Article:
Raffles Fundraisers Can Have a Huge Impact
As common as raffles are, they are very underrated. Few people are able to see the huge impact that they can have on just one person, or an entire community. A few years ago, a girl in my younger brotherâ€™s elementary school had been diagnosed with Leukemia. Her family, like many other families of cancer patients, struggled with all of the medical bills from doctorâ€™s visits, treatments, etc. After a few months of her being diagnosed, the faculty of my brotherâ€™s school put together a huge potluck for the family,complete with big baskets that were to be raffled off. The parents on the Parent Teacher Organization put the baskets together. They all had cool themes like â€˜movie nightâ€™, â€˜spa dayâ€™ and â€˜beach tripâ€™. The kids were super excited about all of the goodies and food and the parents were excited to show off their cooking skills.
On the night of the potluck there was a great turnout-some people who attended didnâ€™t even have children in the school, but still showed up because it was such a great cause. The food was so delicious that there were hardly any leftovers, and after everyone had eaten, the raffle drawing began and the winners claimed their prizes. It was fun to wait and hear whoâ€™s ticket number would be called next, and to see how excited the winners were when they received their baskets. All twenty-five baskets had found a home. By the end of the night they had raised over two thousand dollars for the family. I had never seen people more grateful than this family was by the end of the potluck. Before we had even found out how much money we had raised, the girlâ€™s family couldnâ€™t thank anyone enough. The energy in the room was so hopeful and comforting, you wouldnâ€™t have even known that it was once a room full of strangers.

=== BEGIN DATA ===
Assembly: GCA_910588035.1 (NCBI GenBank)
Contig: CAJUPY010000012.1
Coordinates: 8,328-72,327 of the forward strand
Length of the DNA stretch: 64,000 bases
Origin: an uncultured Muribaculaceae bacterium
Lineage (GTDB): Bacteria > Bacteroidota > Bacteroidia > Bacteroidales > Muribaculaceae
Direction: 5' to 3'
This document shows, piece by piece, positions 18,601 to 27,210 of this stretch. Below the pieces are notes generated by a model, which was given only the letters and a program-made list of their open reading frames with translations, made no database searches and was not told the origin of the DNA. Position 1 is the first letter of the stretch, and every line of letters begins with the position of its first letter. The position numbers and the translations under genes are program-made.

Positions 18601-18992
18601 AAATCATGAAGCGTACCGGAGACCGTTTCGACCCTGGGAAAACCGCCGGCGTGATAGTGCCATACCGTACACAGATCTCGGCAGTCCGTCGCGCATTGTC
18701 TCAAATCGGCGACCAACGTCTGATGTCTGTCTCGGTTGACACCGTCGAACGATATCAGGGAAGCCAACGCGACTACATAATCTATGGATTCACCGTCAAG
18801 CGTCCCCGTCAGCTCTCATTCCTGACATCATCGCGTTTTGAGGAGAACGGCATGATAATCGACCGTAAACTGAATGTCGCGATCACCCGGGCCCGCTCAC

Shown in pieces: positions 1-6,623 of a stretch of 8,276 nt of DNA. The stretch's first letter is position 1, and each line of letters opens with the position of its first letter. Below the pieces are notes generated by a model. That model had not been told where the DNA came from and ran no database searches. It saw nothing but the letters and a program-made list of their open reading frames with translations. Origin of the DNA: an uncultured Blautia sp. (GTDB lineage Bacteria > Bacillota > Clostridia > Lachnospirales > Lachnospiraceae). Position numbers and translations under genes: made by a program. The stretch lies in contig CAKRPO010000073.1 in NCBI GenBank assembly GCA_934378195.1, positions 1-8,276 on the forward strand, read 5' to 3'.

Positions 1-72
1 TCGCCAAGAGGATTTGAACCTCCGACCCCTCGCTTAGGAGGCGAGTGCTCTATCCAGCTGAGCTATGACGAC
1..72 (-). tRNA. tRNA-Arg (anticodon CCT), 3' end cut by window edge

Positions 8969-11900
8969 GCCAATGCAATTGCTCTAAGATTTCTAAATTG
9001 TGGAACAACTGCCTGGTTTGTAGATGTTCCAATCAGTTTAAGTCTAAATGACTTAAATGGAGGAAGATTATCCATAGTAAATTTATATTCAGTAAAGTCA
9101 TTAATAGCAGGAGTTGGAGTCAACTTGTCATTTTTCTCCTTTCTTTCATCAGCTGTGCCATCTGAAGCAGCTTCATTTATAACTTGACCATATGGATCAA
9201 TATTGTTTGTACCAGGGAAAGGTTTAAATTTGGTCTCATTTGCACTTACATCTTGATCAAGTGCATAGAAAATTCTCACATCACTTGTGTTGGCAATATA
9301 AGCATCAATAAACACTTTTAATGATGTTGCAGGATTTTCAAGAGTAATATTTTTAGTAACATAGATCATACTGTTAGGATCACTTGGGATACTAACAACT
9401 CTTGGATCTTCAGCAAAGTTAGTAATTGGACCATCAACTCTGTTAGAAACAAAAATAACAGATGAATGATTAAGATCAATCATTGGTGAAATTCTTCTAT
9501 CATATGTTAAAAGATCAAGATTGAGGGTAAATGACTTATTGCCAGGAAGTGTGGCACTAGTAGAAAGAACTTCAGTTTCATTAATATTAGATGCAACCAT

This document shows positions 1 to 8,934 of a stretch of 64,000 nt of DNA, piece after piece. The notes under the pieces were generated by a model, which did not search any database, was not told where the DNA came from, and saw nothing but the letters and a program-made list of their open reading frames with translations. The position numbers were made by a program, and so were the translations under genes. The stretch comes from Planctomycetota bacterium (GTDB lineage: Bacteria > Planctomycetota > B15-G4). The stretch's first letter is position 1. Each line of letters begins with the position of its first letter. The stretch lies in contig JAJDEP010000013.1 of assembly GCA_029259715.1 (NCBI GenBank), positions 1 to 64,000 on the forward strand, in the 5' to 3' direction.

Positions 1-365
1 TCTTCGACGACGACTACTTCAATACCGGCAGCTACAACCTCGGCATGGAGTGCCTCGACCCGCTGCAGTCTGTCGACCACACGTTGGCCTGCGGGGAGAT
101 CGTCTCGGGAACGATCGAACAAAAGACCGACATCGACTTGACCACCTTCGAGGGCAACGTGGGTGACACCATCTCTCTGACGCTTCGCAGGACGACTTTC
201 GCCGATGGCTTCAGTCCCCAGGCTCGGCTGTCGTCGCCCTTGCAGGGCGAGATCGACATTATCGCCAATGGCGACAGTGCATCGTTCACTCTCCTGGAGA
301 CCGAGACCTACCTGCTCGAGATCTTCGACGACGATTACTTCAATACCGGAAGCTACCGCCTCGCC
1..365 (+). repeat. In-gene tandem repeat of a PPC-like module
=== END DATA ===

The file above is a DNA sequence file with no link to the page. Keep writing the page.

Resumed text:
Experiencing the community rally around this little girl and her family, regardless of whether they knew each other or not, opened my eyes to the potential that we all have to make a difference. This experience made me see that you donâ€™t have to spend a lot of money, or make a big scene to change the world for the better. Sometimes all it takes is a friendly smile to someone in order to make a difference. I realized that I have the ability to make a difference every single day. My community had become closer and more in touch with one-another after the potluck. The steady support continued throughout the little girl’s treatments which, I believe, made it so much more easier for the family to get through those hard times. In the instance of the little girl with cancer, it wasnâ€™t completely about the money, even though it was helpful. It was about the love and support of the community, backing the family up and giving them hope that no matter what, they wouldnâ€™t be alone in their fight against the horrible disease.
“Impact a Life” Scholarship contributor: Catherine Sullivan
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